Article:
In his office he had two inches chopped off of the front two legs of his "guest" chairs, which forced guests in his office to be leaning forward. This put them in an uncomfortable position and gave him a subliminal "upper hand" over his guests.

    Adm. Rickover knew this 50 years ago. This study is nothing but a confirmation of common sense.

  • Re:Lessons from DS9 (Score:3, Interesting)

    by LoadStar (532607) on Tuesday November 28, 2006 @03:40PM (#17022164)
    Likewise, if you look at the first season "Conn" and "Ops" seats on the Enterprise-D on The Next Generation, they were reclined at what I'd guestimate was a 130-140 degree angle... and much of the time, the cast was said to fall asleep in those chairs, proving how comfortable that seated position was. Guess they knew something too.
  • by starwed (735423) on Tuesday November 28, 2006 @03:43PM (#17022218)
    But we're also taught to adapt the most relaxed position possible. (At least I was.) My various piano professors all emphasized the importance of a "natural posture." Any unnecessary muscle tension results in wasted energy and can impede movement and accuracy.
  • Welcome to the 70's (Score:5, Interesting)

    by SpeedBump0619 (324581) on Tuesday November 28, 2006 @03:43PM (#17022226)
    The summary is a little misleading. The article actually doesn't say anything about reclining, it is talking about a lap to abdomen angle greater than 90 degrees, with the optimal angle being about 135 degrees. This isn't a new finding, though perhaps this is the first research backing it up. People have been making kneeling chairs for a long time now. I had one when I was in high school.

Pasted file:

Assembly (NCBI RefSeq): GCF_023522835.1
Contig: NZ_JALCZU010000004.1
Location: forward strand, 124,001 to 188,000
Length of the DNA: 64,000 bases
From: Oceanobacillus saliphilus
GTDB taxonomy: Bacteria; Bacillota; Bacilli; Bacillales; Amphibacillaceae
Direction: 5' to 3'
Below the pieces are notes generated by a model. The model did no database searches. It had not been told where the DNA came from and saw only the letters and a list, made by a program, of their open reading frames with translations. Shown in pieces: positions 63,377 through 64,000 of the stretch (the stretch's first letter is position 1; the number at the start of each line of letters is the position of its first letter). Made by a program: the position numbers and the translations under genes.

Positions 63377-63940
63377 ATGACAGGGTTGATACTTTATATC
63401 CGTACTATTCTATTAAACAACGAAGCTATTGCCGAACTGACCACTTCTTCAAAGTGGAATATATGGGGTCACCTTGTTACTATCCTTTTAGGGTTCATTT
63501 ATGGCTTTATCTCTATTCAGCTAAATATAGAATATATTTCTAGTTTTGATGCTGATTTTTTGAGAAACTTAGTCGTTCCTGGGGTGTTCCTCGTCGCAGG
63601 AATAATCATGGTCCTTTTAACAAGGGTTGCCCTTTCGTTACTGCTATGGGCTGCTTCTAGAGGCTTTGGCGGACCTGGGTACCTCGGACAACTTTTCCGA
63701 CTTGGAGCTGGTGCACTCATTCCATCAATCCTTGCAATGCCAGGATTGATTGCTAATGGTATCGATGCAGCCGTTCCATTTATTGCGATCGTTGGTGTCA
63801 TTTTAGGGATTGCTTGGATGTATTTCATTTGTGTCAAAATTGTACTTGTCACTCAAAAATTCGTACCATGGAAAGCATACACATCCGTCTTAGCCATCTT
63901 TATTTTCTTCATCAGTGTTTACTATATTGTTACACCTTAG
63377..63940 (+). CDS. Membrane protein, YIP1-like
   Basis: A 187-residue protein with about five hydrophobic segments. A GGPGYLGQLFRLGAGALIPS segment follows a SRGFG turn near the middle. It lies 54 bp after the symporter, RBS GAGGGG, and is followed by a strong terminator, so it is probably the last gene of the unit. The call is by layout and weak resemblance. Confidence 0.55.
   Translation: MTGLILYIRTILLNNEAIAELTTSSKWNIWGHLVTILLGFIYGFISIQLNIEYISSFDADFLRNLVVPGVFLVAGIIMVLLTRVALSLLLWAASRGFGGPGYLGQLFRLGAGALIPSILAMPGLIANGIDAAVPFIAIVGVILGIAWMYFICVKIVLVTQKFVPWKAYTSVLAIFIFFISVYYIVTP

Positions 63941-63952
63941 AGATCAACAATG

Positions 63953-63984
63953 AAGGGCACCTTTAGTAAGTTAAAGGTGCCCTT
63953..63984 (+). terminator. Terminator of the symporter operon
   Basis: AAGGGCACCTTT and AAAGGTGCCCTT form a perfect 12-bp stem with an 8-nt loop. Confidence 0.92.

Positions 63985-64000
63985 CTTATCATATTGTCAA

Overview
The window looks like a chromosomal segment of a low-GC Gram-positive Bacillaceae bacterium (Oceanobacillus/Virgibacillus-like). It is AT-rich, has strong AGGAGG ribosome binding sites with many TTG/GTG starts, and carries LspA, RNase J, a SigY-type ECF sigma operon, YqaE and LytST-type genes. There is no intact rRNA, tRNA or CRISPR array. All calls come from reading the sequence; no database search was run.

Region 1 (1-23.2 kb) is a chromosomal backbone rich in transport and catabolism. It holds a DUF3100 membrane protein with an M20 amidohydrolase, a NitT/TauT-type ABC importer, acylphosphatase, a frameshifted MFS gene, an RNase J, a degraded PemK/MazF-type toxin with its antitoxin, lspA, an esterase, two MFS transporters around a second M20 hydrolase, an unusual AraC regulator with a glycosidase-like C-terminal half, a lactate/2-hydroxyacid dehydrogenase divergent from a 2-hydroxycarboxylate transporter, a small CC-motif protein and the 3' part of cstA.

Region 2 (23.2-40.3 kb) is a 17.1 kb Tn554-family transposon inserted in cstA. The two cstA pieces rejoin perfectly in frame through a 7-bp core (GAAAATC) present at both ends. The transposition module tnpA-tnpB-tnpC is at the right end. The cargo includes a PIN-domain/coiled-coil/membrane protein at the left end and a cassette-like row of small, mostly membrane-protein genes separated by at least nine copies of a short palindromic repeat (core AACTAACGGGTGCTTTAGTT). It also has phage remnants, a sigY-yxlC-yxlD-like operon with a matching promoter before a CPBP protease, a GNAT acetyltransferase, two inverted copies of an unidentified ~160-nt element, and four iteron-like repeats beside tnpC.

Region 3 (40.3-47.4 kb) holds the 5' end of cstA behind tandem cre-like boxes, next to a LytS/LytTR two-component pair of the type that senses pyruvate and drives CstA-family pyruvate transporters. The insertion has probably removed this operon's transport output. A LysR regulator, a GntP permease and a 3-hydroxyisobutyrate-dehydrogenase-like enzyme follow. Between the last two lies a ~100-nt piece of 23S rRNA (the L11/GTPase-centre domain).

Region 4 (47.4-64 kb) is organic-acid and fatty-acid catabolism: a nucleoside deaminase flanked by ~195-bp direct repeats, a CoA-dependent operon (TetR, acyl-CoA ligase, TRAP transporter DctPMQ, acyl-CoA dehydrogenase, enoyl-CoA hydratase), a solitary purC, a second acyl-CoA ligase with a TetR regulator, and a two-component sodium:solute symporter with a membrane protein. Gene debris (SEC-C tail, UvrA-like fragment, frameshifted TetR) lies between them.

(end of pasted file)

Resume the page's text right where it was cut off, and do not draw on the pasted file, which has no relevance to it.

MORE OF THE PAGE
Since I have never found a kneeling chair that doesn't suck I tend to sit on the edge of my chair with my knees down, roughly approximating the "optimal" 135 degree angle. Rough on the chair, but over the long haul it makes my back happier.
  • by LurkerXXX (667952) on Tuesday November 28, 2006 @03:45PM (#17022250)
    As someone who has spent considerable time behind a real wheel (not a game) racing, let me say that you can be plenty attentive and not at all relaxed while your back is reclined. My drivers seats were never quite at 135 degrees, but they were well past 90.

    I agree you need a bigger monitor. Subconsciously you might be trying to get closer to the action going on in your monitor. When the scene is wrapped around you in real windows, there isn't the same desire to scoot the head forward.
  • by EchoD (1031614) on Tuesday November 28, 2006 @03:46PM (#17022296) Homepage
    I've found the same thing. I try to sit back in my chair and recline a little because, at the end of the day, my back aches less. I also find myself leaning forwards when I'm getting into a game, but I try to force myself to lean back and relax a little. If I'm comfortable, I can enjoy the game longer, relax more quickly when I lay down, and fall asleep faster.
  • Re:Vast majority? (Score:5, Interesting)

    by Citizen of Earth (569446) on Tuesday November 28, 2006 @03:50PM (#17022378)
    Well don't even consider the unemployed.

    They would spend their days either sitting on a couch or a bar stool. They would slouch backward on a couch, which is good, or slouch forward on a bar stool, which is bad.

    I don't have specifics but I'd bet there are 10x as many jobs not sitting at a desk as there are that this study effects.

    75% of the first-world economy is in the service sector. This tends to mean desk jobs. Farmers would probably spend a good deal of time sitting while driving equipment or filing for government hand-outs. Many factory workers would be seated, too, on stools to assemble small items. I would guess that less than 10% of jobs require a significant amount of standing/moving.